To be truly thoughtful, I think I owe it to be honest to those around me. They can't know what I need if I don't say it. But I also need to ask in a way that isn't scary: there can't be conditions or heavy emotion. (How terrifying would it be if a pilot screamed "HAND ME THAT!!!!" while pointing wildly at something instead of coolly requesting said item?) Method of delivery is everything, right? I feel this is so important. And so I'm trying to pay attention to how I express myself.

Also, I need to give those around me the freedom to be honest without repercussions or they will shut down.

If I ask for what I need but they can't deliver it and then I get upset, then I've just made them feel guilty. They want to make me happy -- don't we all want to please those we care for? If we can't, maybe it's because of some frailty or timing or something, but it's not on purpose. I've never disappointed someone out of sheer vindictiveness.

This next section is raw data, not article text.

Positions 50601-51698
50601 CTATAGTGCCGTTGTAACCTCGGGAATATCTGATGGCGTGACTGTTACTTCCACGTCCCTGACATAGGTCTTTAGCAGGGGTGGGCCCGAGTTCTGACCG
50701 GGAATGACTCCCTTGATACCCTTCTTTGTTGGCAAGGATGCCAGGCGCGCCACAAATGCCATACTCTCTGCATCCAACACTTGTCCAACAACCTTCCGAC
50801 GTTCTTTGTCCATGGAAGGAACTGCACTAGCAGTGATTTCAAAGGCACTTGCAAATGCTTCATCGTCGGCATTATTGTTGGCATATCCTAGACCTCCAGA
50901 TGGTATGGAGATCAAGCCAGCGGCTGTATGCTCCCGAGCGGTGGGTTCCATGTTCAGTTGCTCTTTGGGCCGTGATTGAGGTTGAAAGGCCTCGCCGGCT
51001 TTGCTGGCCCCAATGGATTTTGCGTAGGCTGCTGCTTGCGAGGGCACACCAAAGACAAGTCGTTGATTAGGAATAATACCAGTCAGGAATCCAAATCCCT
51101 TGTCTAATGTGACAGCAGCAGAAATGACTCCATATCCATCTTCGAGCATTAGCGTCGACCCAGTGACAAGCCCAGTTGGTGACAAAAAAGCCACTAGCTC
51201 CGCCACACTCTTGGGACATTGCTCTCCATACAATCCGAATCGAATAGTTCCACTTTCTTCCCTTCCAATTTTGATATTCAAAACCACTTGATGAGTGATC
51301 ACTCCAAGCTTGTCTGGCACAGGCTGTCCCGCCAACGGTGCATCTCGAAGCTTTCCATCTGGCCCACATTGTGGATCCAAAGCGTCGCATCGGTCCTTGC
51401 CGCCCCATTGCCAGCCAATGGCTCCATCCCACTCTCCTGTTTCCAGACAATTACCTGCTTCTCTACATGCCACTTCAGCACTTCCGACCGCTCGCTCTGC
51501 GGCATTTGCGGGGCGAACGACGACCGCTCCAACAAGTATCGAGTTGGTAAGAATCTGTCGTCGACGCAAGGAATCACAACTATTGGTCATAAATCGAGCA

Like right now: I'm supposed to call a relative who expressed feeling neglected, but I'm exhausted and fighting a cold and really just don't feel like being on the phone right now. It's not her, it's me. Intent is everything, is it not? Our entire legal system is based on it; the sentence someone receives from killing another human being hinges largely on intent. Why shouldn't our closest relationships also benefit from similarly charitable consideration? I'm not picking up the phone, but I still love her and hope to explain tomorrow.

I also think healthy people pick partners who show signs of being available in the ways they need. It's easy to replay toxic patterns learned in childhood but it's not productive. This is why I'm a huge advocate of mental health and why I feel it's so important to continually and rigorously undergo self-examination.